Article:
Are you thinking of setting up a business and wondering what type to go for? Or maybe you are just looking to educate yourself on the differences between PLCs and LTDs? Whatever the reason you are trying to quench your thirst for knowledge we have delved deep into the advantages and disadvantages of both PLCs and LTDs.
Firstly, what is a PLC and a LTD?
PLC stands for Public Limited Company. A PLC designates a company that has offered shares of stock to the general public, moreover, the buyers of those shares have limited liability which means they cannot be held responsible for any business losses in excess of the amount they paid for the shares.
In the U.K, company law says that a Public Limited Company must have the PLC designation after the company name, for example, the oil and gas company, BP plc, and minimum share capital of £50, 000.
On the other hand, a limited company is an organisation that someone would set up to run their business. This means that each shareholder’s responsibility for financial liability is limited by the value of the shares that they own but have not paid for. Company directors of such companies are not responsible for business debts. In the UK, it only requires one person to form a limited company. The main difference is that the shares of a public limited company can be transferred freely on the stock exchange to anyone, a private limited company cannot sell shares this way.
Advantages of a PLC
To begin, let’s take a look at the advantages and disadvantages of a PLC
Growth and expansion opportunities – By having more finance than an LTD a PLC can pursue new projects, new products, or new markets and make a capital expenditure to support and enhance the business. A PLC can also make acquisitions (whether in cash or by offering shares to the shareholders of the target business) as well as funding research and development.
Prestigious profile and confidence – Having ‘plc’ at the end of a company name can add standing, reputation, and prestige. A sense of status comes with having a public limited company than its private company counterpart which can affect how the business is viewed.
Share capital for additional finance – The PLC has the ability to raise additional finance through share capital. This means Public companies can raise money via stock exchanges through an initial public offering by issuing additional equity shares. Also, the PLC could raise debt by issuing non-convertible debentures or bonds (unsecured bonds that cannot be converted to company equity or stock) In IPO and bonds, both retail and institutional investors can participate.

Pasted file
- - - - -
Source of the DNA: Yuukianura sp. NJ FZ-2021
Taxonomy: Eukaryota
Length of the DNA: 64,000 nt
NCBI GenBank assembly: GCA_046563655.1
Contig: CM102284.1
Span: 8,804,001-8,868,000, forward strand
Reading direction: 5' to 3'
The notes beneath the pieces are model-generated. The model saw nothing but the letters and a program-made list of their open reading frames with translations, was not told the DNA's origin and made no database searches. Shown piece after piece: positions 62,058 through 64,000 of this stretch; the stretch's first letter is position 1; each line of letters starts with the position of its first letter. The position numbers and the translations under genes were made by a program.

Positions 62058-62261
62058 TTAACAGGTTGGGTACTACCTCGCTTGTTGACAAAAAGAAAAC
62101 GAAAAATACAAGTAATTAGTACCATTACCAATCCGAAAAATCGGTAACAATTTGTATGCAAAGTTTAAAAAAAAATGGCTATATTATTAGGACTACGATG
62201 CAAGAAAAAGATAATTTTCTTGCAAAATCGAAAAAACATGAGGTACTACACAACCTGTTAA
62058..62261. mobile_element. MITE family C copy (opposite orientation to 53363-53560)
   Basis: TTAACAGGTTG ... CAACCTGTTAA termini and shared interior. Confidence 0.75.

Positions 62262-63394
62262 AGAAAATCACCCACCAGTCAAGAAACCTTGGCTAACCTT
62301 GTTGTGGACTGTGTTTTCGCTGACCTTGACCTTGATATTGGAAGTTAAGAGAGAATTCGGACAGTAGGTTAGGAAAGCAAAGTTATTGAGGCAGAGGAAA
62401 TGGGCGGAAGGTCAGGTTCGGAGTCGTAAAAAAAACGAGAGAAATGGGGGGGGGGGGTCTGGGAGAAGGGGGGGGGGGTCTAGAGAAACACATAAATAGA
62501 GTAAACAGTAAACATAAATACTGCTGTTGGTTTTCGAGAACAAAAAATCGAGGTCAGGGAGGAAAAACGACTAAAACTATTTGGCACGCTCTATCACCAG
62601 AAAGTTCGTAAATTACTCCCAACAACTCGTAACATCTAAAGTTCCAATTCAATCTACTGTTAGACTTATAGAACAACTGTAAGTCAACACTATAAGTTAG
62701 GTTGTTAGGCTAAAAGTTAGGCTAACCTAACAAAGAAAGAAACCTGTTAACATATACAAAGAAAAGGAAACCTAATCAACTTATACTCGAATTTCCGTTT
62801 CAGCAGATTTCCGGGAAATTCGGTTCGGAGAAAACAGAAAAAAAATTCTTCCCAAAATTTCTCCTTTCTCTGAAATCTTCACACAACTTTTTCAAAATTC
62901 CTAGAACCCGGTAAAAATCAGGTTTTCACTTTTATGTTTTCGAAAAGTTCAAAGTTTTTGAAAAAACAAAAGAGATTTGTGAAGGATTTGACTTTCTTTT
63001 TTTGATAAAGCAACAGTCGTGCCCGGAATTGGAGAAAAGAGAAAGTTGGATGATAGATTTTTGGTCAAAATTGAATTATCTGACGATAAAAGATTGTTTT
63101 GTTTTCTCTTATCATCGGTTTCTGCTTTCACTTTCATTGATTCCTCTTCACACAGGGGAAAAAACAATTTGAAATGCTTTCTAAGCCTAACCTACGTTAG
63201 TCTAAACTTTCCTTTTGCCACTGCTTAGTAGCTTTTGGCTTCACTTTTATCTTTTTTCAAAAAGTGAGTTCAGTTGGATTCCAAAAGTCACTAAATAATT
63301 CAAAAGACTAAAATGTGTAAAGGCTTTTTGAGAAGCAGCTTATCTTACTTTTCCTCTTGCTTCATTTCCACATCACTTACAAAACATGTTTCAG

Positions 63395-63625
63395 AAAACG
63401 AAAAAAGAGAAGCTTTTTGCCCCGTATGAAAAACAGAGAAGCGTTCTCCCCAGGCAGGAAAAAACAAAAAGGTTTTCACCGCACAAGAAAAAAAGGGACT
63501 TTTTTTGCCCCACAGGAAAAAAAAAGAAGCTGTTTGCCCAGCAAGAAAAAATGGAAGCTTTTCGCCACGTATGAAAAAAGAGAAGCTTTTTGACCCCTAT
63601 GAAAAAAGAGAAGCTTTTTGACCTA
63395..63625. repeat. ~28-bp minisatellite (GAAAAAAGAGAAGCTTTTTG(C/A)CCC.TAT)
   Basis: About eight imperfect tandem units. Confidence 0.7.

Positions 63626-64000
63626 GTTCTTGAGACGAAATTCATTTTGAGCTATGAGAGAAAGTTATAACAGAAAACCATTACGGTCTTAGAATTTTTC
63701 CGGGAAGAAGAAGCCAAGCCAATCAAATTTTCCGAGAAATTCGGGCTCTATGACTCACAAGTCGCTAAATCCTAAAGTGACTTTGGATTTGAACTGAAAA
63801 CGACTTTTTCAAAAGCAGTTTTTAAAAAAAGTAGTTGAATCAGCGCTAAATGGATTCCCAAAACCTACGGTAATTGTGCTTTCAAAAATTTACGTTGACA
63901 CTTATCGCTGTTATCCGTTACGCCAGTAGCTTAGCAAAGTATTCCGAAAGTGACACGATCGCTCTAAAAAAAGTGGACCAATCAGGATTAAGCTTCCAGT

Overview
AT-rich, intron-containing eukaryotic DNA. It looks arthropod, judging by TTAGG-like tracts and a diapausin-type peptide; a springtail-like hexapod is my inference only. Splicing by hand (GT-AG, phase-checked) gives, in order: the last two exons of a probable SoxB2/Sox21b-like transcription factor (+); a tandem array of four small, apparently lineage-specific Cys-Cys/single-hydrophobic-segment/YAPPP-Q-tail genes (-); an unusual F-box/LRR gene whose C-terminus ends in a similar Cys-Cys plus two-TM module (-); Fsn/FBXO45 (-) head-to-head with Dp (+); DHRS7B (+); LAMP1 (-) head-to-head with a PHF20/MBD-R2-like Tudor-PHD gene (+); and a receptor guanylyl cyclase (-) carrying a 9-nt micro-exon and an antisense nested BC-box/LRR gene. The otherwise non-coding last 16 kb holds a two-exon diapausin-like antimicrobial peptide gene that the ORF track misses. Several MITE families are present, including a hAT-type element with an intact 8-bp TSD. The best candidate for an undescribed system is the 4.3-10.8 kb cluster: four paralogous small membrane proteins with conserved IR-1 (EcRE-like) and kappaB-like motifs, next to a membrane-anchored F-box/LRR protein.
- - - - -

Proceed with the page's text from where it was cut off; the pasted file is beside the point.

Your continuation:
The shareholders have limited liability – This is a huge advantage for a number of reasons. Firstly, by protecting the shareholders from liability for the acts of the corporation, such individuals are willing to invest in the enterprise. Secondly, limited liability protects the personal assets of a shareholder from claims made against the corporation.
Increased negotiation opportunities – PLCs can get better deals! Increased negotiation opportunities with suppliers in terms of prices because larger businesses can achieve economies of scale.
There’s an exit strategy – The going public can enhance the options for the founders to exit the business at some point in the future if they wish to do so. Both higher transferability of shares and the increased visibility of the business and its performance may increase the chances of bid interest from potential suitors.
Disadvantages of being a PLC
As with anything, there are also disadvantages you must consider before setting up a PLC. Some of these include, but aren’t limited to;
You need to lay down the cash first – PLCs can be very expensive to set up as you require a minimum set up cost of £50, 000.
Bigger legal requirements – To help protect shareholders, the legal and regulatory requirements for a public limited company go a little deeper than those of private limited companies. For example, additional restrictions/legalities include, but are not limited to obtaining a trading certificate from Companies House before the company can trade (there is no such requirement for a private company), the need to have at least two directors and AGMs must be held, whereas in a private company decisions can more often be made by resolution.
More complex accounting requirements – With a bigger company and even bigger start-up costs along with the involvement of shareholders, you can expect more complex accounting and reporting requirements.
Risk of a hostile takeover – The PLC lacks control when it comes to shareholders which would lead to potential problems. There is a greater risk of a hostile takeover by a rival company as the company cannot control who buys its shares.
Give the shareholders the profits – Shareholders will expect to receive a percentage of the profits as dividends.
A clash of opinions – Another issue that may arise with the PLC is that shareholders may clash when making decisions about the business, this could lead to a conflict of interest.
Advantages of being an LTD
Are you interested in setting up an LTD? Weigh up your options by reading the advantages below.
Minimising personal liability – The huge benefit of forming your own LTD company is the limited liability protection that comes with it. In layman’s terms, if your company runs into some financial trouble, your personal assets will remain secure. This is because a limited company is treated as a separate legal entity; a legal ‘person’ in its own right. The huge advantage here being the business is entirely separate from the people who own and manage it. So if the business goes bust, you shouldn’t. Any debt, losses, or legal claims associated with the LTD company are the responsibility of the company itself – not its owners.